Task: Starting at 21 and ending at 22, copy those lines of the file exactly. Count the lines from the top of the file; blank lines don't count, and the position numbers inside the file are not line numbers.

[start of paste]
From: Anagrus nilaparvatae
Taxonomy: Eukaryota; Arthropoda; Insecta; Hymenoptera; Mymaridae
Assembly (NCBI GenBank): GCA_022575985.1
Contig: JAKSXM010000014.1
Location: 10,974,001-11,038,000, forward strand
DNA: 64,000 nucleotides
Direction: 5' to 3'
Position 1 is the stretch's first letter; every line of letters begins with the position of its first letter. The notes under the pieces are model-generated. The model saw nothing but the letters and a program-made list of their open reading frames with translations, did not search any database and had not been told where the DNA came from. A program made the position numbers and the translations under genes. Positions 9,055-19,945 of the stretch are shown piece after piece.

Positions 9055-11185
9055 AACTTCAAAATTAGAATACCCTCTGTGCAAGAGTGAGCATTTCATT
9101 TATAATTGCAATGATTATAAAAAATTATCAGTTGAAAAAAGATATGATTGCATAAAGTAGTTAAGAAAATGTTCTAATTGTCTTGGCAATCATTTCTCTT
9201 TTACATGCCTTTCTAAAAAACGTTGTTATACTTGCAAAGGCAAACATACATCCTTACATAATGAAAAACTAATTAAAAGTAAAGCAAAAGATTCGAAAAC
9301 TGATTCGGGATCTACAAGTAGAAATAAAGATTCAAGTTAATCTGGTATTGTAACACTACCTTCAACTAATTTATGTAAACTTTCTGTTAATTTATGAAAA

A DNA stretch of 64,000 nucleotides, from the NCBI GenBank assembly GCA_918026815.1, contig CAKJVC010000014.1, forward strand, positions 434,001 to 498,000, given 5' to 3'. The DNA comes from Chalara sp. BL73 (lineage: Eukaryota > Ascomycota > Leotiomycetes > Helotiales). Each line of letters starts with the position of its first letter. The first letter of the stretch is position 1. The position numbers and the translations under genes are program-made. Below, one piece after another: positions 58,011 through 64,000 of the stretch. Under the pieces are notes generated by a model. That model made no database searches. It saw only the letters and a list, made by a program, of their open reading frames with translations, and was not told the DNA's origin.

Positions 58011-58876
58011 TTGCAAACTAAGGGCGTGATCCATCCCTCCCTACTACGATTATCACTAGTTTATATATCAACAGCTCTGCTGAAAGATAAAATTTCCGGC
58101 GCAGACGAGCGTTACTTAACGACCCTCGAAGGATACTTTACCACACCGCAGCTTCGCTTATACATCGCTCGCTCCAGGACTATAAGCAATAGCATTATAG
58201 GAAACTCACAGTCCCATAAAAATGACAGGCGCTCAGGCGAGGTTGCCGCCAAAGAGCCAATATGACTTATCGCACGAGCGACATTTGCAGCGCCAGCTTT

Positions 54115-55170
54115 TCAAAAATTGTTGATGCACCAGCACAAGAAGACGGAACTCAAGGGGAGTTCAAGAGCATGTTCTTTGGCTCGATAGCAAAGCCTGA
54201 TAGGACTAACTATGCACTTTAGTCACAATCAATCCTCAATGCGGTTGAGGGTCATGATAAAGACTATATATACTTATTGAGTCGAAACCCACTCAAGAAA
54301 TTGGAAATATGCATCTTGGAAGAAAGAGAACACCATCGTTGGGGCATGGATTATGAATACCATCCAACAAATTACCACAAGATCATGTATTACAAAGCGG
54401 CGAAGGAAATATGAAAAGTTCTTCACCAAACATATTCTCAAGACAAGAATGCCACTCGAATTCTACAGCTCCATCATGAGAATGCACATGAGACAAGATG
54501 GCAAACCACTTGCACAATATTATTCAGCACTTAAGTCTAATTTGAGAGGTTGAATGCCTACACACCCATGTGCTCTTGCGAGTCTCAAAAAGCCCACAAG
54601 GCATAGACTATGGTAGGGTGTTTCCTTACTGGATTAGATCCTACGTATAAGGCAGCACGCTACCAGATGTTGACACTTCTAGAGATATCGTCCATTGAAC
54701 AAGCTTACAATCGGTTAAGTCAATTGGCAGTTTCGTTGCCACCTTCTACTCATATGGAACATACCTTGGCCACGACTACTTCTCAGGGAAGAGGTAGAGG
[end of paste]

54201 TAGGACTAACTATGCACTTTAGTCACAATCAATCCTCAATGCGGTTGAGGGTCATGATAAAGACTATATATACTTATTGAGTCGAAACCCACTCAAGAAA
54301 TTGGAAATATGCATCTTGGAAGAAAGAGAACACCATCGTTGGGGCATGGATTATGAATACCATCCAACAAATTACCACAAGATCATGTATTACAAAGCGG